For much of the last 35 years, most of the investment management world has promoted the idea that individual investors can't beat the market. To beat the market, stock pickers of course have to discover mispricings in stocks, but the Nobel-acclaimed Efficient Market Hypothesis (EMH) claims that the market is a ruthless mechanism acting instantly to arbitrage away any such opportunities, claiming that the current price of a stock is always the most accurate estimate of its value (known as "informational efficiency"). If this is true, what hope can there be for motivated stock pickers, no matter how much they sweat and toil, vs. low-cost index funds that simply mechanically track the market? As it turns out, there's plenty!

The (absurd) rise of the Efficient Market Hypothesis

First proposed in University of Chicago professor Eugene Fama’s 1970 paper Efficient Capital Markets: A Review of Theory and Empirical Work, EMH has evolved into a concept that a stock price reflects all available information in the market, making it impossible to have an edge. There are no undervalued stocks, it is argued, because there are smart security analysts who utilize all available information to ensure unfailingly appropriate prices. Investors who seem to beat the market year after year are just lucky.

However, despite still being widely taught in business schools, it is increasingly clear that the efficient market hypothesis is "one of the most remarkable errors in the history of economic thought" (Shiller). As Warren Buffett famously quipped:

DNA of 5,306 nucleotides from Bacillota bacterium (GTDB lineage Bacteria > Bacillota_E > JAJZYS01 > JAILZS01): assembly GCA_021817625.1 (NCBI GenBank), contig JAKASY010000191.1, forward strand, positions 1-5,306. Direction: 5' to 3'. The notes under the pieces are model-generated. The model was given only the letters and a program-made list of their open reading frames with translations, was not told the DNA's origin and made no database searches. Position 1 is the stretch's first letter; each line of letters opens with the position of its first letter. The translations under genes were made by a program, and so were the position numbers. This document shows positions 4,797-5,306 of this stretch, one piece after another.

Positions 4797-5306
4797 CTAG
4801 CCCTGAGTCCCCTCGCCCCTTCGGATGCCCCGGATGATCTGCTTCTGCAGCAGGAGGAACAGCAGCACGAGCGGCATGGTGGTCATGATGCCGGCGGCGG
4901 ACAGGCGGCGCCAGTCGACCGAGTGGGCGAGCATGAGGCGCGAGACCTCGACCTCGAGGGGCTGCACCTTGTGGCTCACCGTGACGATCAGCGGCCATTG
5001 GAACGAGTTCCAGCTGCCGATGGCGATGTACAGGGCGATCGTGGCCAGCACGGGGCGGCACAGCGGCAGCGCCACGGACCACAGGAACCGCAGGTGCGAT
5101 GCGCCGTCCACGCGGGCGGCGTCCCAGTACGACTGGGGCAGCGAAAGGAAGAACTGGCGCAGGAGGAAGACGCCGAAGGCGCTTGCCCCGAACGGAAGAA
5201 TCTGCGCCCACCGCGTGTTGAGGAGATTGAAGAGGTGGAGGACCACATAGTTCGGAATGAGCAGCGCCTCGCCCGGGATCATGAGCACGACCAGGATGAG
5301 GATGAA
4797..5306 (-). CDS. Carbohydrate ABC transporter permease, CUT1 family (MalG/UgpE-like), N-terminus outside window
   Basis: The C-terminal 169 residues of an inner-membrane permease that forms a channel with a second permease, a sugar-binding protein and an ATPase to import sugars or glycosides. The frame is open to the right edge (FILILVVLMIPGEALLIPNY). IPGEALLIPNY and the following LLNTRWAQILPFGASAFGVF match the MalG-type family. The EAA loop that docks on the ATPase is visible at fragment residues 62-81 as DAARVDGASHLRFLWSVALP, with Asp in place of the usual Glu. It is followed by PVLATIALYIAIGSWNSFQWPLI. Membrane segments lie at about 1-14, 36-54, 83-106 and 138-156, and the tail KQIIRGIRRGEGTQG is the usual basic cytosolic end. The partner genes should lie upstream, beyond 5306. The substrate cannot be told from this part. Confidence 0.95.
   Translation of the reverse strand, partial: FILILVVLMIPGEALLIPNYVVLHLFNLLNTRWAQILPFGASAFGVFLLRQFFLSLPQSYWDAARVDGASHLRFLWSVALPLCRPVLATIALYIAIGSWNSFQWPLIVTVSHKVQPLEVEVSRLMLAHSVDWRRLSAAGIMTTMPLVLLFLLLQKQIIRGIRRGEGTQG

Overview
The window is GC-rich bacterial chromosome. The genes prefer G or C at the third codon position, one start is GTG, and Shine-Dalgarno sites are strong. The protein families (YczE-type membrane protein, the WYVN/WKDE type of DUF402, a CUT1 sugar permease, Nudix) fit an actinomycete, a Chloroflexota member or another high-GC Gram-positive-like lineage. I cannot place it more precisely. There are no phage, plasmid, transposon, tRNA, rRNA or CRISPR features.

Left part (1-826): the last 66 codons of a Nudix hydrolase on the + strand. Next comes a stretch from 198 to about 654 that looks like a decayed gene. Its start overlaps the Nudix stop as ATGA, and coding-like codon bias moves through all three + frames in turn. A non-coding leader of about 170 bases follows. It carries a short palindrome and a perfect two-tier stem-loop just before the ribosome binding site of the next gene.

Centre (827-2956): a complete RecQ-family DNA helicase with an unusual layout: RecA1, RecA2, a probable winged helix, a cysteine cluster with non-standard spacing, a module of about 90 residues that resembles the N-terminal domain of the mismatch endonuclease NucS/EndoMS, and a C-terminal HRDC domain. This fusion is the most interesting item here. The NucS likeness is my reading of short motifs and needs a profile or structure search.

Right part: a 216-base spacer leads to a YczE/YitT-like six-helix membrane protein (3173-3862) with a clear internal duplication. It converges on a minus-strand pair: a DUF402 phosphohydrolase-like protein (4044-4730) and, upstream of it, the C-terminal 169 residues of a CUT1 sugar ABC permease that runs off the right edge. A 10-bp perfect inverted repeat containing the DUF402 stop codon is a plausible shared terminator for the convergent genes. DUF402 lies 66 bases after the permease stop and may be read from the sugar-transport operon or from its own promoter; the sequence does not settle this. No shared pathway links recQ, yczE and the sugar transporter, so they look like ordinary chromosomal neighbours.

"I'd be a bum on the street with a tin cup if the market was always efficient". 

Similarly, ex-Fidelity fund manager and investment legend Peter Lynch said in a 1995 interview with Fortune magazine:

“Efficient markets? That’s a bunch of junk, crazy stuff”. 

So what's so bogus about EMH? 

Firstly, EMH is based on a set of absurd assumptions about the behaviour of market participants that goes something like this:

  1. Investors can trade stocks freely in any size, with no transaction costs;
  2. Everyone has access to the same information;
  3. Investors always behave rationally;
  4. All investors share the same goals and the same understanding of intrinsic value.

All of these assumptions are clearly nonsensical the more you think about them but, in particular, studies in behavioural finance initiated by Kahneman, Tversky and Thaler has shown that the premise…

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